Y. Levkovitz and colleagues have published the first double-blind randomized controlled multicenter trial of dTMS, reporting in the journal World Psychiatry that the intervention was effective and safe in patients who had not responded to antidepressant medication.
The study included 212 patients aged 22–68 years. All participants had failed to respond to one to four antidepressants or had not been able to tolerate the side effects of at least two antidepressants during their current episode of depression. The patients were randomized to receive either a sham treatment or 18 Hz dTMS over the prefrontal cortex acutely for four weeks and biweekly for 12 weeks for a total of 20 sessions.
The patients who received dTMS showed significantly greater improvement in symptoms than those who received the sham treatment, with a moderately large effect size of 0.76. Response and remission rates were also better in those who received dTMS. Response rates were 38.4% for the dTMS group versus 21.4% in the sham group. Remission rates were 32.6% for the dTMS group and 14.6% for the sham group. These difference in response remained stable during the three months of the study.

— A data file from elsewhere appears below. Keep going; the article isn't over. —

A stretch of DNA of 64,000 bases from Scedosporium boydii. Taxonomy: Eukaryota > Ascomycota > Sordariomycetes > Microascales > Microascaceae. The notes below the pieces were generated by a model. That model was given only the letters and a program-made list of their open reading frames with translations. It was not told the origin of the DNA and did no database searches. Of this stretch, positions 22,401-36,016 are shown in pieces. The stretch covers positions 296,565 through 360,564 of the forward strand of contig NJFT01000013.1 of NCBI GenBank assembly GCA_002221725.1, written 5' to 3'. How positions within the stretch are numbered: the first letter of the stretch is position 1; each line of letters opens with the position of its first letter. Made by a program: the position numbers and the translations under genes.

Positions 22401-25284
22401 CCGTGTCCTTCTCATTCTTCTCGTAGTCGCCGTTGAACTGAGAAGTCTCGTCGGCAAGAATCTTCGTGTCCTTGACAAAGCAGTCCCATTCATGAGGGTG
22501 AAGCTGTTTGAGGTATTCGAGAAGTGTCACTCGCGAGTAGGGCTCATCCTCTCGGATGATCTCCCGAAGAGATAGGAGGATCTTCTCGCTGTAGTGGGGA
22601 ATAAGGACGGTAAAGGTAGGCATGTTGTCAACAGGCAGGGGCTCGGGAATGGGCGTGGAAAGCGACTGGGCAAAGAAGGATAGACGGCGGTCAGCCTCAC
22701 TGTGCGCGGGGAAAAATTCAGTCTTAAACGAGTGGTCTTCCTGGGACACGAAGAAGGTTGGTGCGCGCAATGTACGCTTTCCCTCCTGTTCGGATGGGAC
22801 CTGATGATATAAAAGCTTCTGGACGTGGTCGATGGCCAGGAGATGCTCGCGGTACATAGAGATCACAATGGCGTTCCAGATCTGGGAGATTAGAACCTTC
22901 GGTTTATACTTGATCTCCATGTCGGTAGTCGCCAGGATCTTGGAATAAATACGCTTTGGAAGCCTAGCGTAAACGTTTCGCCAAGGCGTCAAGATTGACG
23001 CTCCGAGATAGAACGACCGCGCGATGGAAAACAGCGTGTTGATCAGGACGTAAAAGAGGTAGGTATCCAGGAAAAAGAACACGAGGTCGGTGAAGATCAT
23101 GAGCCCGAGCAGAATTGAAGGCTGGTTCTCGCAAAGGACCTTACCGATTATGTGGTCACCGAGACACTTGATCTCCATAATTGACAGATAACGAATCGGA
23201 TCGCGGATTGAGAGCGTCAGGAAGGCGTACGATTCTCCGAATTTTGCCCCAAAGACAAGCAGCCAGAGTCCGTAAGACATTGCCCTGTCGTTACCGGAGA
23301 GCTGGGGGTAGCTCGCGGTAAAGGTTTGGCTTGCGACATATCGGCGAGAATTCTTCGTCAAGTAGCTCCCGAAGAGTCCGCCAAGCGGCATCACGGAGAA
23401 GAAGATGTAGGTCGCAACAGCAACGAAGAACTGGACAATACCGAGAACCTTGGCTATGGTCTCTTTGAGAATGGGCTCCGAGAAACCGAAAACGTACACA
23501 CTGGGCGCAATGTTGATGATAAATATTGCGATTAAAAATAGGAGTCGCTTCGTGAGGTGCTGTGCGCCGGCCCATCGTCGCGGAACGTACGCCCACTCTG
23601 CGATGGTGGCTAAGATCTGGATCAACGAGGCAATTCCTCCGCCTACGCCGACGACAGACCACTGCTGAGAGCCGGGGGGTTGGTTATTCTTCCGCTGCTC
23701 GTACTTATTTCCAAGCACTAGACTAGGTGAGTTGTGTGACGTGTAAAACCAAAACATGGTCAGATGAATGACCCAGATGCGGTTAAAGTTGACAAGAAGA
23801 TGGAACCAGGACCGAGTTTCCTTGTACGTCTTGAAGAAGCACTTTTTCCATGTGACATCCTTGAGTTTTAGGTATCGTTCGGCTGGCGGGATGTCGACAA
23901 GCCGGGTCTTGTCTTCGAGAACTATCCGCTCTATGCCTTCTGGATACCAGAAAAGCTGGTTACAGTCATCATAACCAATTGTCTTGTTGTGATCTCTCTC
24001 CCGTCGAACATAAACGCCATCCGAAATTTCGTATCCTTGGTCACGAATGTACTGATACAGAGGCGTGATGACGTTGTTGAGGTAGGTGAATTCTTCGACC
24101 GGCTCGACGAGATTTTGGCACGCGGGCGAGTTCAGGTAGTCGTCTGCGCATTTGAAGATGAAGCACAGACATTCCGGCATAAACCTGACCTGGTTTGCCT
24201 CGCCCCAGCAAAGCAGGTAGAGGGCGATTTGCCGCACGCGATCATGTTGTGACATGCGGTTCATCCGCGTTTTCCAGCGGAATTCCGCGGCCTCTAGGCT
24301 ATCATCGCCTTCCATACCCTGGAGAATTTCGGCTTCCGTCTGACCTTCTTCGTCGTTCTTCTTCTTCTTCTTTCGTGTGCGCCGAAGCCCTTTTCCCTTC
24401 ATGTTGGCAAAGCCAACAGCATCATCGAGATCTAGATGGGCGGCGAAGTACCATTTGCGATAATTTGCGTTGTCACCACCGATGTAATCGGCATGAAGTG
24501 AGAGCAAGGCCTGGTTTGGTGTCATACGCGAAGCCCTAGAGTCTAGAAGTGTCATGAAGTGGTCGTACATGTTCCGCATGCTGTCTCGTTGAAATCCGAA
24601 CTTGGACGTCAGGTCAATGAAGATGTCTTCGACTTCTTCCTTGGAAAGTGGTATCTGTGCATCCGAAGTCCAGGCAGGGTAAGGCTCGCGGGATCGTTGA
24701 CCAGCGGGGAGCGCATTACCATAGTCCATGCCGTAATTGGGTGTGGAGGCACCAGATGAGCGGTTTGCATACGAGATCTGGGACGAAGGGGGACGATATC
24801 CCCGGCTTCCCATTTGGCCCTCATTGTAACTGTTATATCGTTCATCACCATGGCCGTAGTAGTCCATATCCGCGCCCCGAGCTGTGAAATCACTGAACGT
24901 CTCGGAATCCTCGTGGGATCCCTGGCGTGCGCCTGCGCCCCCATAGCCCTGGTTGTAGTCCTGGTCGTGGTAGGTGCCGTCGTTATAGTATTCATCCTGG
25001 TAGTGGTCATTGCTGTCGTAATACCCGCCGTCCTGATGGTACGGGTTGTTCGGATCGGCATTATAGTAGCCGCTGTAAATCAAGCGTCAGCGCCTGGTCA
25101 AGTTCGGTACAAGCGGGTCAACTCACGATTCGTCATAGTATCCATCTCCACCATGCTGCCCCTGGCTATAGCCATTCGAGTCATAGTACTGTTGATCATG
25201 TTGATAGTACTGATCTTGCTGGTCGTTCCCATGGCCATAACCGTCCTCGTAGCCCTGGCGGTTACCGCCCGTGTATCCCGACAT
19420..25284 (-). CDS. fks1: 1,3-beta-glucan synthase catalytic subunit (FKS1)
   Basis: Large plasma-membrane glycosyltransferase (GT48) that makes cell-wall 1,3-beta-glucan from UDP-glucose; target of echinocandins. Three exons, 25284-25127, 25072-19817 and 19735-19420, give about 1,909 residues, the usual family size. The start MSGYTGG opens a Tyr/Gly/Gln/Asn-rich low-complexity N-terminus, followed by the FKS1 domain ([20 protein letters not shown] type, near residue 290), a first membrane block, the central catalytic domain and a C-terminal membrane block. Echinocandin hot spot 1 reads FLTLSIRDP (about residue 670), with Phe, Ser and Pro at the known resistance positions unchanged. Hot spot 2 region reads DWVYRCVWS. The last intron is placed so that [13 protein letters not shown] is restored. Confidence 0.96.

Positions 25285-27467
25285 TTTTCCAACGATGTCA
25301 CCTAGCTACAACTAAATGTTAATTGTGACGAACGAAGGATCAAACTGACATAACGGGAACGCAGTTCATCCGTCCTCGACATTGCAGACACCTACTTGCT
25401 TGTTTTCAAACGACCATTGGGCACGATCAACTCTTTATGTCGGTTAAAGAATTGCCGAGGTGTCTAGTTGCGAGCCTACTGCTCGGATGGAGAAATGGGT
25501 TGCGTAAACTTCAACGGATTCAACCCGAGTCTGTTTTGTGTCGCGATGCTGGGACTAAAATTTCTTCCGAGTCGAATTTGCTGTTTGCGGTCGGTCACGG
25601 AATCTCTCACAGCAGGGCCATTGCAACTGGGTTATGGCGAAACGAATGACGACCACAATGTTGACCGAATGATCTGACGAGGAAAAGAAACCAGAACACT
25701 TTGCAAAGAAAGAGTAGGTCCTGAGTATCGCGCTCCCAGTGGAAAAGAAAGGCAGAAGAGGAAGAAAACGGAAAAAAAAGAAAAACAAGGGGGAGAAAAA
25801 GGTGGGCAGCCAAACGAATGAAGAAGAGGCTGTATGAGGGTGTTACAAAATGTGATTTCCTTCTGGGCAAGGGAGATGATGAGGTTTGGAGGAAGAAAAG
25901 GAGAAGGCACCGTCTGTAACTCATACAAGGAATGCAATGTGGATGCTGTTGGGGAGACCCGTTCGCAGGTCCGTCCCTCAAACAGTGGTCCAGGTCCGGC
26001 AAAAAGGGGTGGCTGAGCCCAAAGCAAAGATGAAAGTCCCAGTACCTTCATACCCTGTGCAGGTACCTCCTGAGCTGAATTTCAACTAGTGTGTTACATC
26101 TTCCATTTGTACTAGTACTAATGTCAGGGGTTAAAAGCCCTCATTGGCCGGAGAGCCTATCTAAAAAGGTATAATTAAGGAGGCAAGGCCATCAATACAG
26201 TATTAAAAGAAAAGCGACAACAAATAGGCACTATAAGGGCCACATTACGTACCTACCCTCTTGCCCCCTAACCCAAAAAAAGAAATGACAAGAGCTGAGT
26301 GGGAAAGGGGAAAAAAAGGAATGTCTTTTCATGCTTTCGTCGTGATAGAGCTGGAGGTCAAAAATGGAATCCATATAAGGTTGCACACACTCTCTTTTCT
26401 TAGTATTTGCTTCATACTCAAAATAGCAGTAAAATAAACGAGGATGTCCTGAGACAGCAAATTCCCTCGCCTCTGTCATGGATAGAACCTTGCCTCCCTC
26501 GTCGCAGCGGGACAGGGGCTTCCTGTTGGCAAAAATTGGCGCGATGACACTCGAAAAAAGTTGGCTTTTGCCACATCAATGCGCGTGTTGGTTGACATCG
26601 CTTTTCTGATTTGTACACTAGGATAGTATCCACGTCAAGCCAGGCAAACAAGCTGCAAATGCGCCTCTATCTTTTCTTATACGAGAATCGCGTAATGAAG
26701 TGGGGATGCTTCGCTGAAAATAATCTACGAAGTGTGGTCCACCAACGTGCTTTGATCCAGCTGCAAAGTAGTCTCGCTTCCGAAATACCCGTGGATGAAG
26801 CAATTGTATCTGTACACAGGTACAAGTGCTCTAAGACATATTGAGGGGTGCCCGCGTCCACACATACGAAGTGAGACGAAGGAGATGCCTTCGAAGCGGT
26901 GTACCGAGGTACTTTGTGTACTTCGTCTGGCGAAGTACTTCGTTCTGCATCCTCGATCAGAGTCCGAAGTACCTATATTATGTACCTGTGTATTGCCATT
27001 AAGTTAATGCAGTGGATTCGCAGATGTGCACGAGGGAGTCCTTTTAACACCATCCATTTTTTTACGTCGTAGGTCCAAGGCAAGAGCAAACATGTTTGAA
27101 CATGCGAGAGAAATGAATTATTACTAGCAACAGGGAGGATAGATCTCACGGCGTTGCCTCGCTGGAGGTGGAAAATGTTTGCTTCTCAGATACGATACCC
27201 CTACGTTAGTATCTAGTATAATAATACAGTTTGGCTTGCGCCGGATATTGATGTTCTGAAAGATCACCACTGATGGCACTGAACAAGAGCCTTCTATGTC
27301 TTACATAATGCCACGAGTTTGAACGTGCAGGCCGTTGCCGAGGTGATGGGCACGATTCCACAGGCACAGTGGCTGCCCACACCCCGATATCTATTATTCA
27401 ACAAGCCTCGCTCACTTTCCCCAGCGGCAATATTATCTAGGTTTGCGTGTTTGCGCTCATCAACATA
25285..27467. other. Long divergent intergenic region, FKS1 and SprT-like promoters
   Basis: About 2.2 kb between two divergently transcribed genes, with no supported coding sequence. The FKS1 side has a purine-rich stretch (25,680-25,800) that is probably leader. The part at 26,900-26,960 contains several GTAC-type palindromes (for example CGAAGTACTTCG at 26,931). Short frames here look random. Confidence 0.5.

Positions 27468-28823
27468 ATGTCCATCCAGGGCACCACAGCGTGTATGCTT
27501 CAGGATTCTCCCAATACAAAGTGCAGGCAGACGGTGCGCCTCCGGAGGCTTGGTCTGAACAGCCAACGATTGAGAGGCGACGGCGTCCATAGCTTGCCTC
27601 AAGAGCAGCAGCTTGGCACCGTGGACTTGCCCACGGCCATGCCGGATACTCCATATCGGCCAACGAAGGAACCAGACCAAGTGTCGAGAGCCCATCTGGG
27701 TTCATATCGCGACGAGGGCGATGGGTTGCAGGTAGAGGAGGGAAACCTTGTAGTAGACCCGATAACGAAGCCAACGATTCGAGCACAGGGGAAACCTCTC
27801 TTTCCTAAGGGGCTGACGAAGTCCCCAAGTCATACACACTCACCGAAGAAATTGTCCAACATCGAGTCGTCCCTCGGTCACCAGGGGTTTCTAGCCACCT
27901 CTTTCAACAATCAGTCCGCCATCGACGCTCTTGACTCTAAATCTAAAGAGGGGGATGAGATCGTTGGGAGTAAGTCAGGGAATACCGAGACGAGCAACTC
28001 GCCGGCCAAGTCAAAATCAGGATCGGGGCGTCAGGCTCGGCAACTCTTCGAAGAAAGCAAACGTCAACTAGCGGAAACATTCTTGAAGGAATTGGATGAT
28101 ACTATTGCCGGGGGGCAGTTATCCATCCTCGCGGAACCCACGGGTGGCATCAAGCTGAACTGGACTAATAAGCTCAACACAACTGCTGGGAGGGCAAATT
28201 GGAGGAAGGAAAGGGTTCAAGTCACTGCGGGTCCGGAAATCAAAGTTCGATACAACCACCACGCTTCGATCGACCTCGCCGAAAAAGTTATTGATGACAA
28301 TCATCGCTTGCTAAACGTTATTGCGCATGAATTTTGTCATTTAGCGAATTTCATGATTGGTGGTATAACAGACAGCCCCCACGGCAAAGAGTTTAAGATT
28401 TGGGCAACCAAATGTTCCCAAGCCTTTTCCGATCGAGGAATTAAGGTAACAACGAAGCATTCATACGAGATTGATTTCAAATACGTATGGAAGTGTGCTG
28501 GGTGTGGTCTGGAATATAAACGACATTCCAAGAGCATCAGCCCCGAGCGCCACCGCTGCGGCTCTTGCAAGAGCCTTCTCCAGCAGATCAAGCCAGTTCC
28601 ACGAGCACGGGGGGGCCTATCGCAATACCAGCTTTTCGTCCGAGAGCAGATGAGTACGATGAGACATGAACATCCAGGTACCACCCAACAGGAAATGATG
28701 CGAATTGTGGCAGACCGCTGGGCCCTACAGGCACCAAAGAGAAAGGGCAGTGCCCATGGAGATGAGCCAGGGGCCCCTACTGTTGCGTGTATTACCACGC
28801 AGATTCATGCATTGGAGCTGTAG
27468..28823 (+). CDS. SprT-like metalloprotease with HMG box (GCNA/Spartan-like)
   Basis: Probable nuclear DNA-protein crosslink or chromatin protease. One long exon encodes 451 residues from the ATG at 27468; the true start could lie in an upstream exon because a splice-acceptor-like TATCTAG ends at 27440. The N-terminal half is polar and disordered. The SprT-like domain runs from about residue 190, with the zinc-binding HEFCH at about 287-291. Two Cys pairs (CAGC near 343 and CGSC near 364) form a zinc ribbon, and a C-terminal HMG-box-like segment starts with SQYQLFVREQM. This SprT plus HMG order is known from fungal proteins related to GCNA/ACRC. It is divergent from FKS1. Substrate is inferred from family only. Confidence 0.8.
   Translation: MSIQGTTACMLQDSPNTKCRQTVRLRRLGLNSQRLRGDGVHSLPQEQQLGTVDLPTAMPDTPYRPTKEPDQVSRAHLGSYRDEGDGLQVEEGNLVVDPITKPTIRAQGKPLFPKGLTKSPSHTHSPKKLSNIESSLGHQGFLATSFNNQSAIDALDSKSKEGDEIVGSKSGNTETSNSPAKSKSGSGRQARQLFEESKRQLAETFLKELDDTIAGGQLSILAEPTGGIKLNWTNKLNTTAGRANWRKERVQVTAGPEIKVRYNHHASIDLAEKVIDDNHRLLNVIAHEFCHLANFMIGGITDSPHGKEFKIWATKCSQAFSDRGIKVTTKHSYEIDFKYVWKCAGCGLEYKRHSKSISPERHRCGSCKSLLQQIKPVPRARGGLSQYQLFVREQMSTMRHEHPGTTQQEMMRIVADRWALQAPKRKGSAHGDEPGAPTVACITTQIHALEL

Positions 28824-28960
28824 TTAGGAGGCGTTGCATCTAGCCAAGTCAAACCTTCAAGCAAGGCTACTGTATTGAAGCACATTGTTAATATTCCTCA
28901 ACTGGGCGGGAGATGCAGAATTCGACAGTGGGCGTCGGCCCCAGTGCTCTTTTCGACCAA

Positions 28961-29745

Side effects were minor except for a seizure that occurred when the protocol for the treatment was breached.
In a new study by ESM Eurelings and colleague in the journal International Psychogeriatrics, the inflammatory marker C-reactive protein differentiated between older people with symptoms of apathy versus symptoms of depression. Higher levels of C-reactive protein were found in those with symptoms of apathy. The researchers concluded that apathy may be a manifestation of mild inflammation in elderly people.
5-HT7 is a type of receptor activated by the neurotransmitter serotonin. Some of the most potent effects of lurasidone (Latuda), an atypical antipsychotic with antidepressant effects in bipolar depression, and vortioxetine (Brintellix), a unique antidepressant for unipolar depression that also has positive effects on cognition, occur through the blockade of 5-HT7 receptors. The atypical antipsychotics aripiprazole and sulpiride also act on 5-HT7 receptors.
Researcher Agnieszka Nikiforuk summarized the research to date on 5-HT7 receptors in the journal CNS Drugs in 2015.